In the midst of my heavy research days, I requested if there was any AFA money to assist in underwriting equipment. My request was never even answered. So I moved on and took care of 100% of the $$$ myself. At the same time, the AFA has funneled a relatively small amount of $$ to research done at the academia level. So it would seem to me that the relevance of research for the AFA is not directly with the farriers, but with academia.


Why should the AFA underwrite your research? Or, mine? Or, anyone's?

To sum it up, I personally feel that the AFA kept me from learning faster than I did, as "Big Brother" was telling me (through unproven standards) that all I had to do was follow the pattern and all would be fine.


Your attempt at scapegoating aside, the AFA didn't "tell" you anything, it didn't mandate a model - you evidently attempted to use the AFA's testing standard as a model for your personal farriery instead of applying whatever knowledge of anatomy and physics you have to each individual.

It was only after I shed those ideals that I grew like crazy.


Someone less charitable than myself might point out that it took you a helluva long time to find out that every horse is an individual - what works for one won't always work for another - and now you're trying to blame your personal failure to do so on the AFA instead of yourself.

So I stand by my earlier statement... along with a clarification. I do not feel the AFA is relevant to the working farrier of 2009. (to the working farrier of 2009.... being the clarification here.)

I still do a few trims and consultations and I'm not a pimple on a working farrier's butt. On the other hand, the AFA - and its certification process - is unarguably relevant to myself and every farrier in the country, primarily due to the dissemination of information through the AFA's present and former membership.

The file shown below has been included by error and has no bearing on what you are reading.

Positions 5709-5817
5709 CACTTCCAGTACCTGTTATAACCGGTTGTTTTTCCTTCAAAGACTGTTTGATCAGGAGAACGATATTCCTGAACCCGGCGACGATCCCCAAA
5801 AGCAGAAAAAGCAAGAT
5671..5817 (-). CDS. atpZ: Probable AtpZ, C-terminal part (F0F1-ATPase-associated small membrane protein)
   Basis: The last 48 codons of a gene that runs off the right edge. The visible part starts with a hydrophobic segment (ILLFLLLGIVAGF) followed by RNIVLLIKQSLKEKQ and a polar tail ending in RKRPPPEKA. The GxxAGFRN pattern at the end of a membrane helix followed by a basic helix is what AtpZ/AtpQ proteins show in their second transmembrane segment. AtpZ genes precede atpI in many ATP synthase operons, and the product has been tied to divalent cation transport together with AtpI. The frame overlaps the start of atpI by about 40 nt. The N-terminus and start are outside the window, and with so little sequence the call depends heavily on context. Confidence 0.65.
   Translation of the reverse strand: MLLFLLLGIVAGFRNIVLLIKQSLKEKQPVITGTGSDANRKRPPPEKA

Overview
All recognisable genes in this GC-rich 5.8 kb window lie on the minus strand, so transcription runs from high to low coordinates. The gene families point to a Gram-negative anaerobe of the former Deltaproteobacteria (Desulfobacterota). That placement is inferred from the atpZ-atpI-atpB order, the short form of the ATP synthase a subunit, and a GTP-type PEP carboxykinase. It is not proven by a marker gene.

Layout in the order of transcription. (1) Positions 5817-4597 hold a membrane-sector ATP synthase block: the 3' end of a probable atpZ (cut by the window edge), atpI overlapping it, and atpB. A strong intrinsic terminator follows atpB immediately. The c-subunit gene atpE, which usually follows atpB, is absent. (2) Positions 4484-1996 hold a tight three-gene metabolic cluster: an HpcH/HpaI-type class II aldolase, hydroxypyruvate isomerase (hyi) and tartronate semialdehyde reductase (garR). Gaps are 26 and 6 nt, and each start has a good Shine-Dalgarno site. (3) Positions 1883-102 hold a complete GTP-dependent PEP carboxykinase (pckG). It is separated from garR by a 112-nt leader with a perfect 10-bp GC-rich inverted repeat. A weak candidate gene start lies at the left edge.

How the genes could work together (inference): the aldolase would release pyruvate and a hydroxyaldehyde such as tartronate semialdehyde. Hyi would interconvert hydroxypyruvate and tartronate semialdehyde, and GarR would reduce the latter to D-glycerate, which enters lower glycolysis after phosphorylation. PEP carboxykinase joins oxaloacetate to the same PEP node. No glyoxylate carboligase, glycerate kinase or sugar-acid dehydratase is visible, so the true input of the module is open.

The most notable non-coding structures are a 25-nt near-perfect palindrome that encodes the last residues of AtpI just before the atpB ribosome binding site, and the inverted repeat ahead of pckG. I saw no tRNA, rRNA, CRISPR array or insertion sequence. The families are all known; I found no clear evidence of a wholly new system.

Tom Stovall, CJF
"The only foolish question is the one left unasked."
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RE:Is the AFA relevant to the FARRIER INDUSTRY? 04 Feb 2009 17:33 #43

  • HoustonFarrier
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Martin Kenny wrote:
The way I was (and many of you are) shoeing horses is destroying feet.

Well, I usually pull these out for barefooters who tell me I am destroying my horses feet. I've been shoeing/trimming this guy for 10 years.....he runs around like he's a yearling still......what exactly am I doing wrong ??:)



Steve
Obstacles are those frightful things you see when you take your eyes off your goal. - Henry Ford (1863-1947)
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RE:Is the AFA relevant to the FARRIER INDUSTRY? 04 Feb 2009 18:08 #44

  • Gary_Miller
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Phil Armitage wrote:
How about you pass that part first and then tell me that was not an education. :rolleyes: :)